Blood fats associated with increased artery size in people with MS

The amount of blood fats a person with multiple sclerosis (MS) has could be linked to changes in size of the arteries around their neck and skull, according to a new study.

Researchers wanted to investigate the link found in previous studies which showed cardiovascular health is a factor that affects MS occurrence and progression. The team at the Jacobs School of Medicine and Biomedical Sciences, University of Buffalo, New York, recruited 104 people with MS and 41 healthy participants.

Magnetic resonance imaging (MRI) was used to take cross-section imagery of the carotid artery and vertebral artery, the two main arteries supplying blood to the neck and skull.

The scientists found that lipoprotein, which is a combination of protein and fat that sticks easily to blood vessel walls, had a strong association with artery size in people with MS. Those with higher levels of lipoprotein had larger arteries. There was also a moderate association with age and people with MS. These associations were not observed in the healthy group.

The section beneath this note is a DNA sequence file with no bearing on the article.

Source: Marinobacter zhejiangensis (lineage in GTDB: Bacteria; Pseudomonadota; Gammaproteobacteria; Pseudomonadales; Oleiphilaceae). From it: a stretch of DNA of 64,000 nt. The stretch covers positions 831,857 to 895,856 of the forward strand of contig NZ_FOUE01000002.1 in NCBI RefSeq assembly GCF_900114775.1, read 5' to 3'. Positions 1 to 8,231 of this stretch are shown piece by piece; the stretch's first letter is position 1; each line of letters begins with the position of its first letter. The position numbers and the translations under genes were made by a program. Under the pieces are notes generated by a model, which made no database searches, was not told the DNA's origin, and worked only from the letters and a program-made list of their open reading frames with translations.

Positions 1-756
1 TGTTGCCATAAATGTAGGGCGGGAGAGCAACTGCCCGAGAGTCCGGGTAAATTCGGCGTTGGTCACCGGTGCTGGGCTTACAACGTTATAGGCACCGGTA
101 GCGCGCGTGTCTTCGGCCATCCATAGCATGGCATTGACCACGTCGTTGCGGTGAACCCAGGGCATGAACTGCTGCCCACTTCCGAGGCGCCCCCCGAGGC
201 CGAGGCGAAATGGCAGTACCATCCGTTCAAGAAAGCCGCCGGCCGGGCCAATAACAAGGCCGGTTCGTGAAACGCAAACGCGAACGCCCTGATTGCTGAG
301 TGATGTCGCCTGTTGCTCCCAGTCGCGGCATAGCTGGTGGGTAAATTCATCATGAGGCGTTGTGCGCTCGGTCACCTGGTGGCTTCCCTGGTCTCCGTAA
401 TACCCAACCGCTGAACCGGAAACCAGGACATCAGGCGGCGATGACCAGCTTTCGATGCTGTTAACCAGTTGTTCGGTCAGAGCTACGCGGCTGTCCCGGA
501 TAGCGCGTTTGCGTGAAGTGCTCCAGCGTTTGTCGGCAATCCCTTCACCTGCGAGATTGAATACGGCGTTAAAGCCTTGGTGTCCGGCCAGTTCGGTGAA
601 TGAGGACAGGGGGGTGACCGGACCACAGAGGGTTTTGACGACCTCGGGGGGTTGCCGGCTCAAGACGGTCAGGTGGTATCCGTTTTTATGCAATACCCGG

The researchers concluded that high blood fat levels are associated with problems in the arteries of the head and neck in people with MS. They said that while the clinical and pathological significance of this is unknown, it indicates another mechanism of action by which blood fats may interact with MS pathophysiology.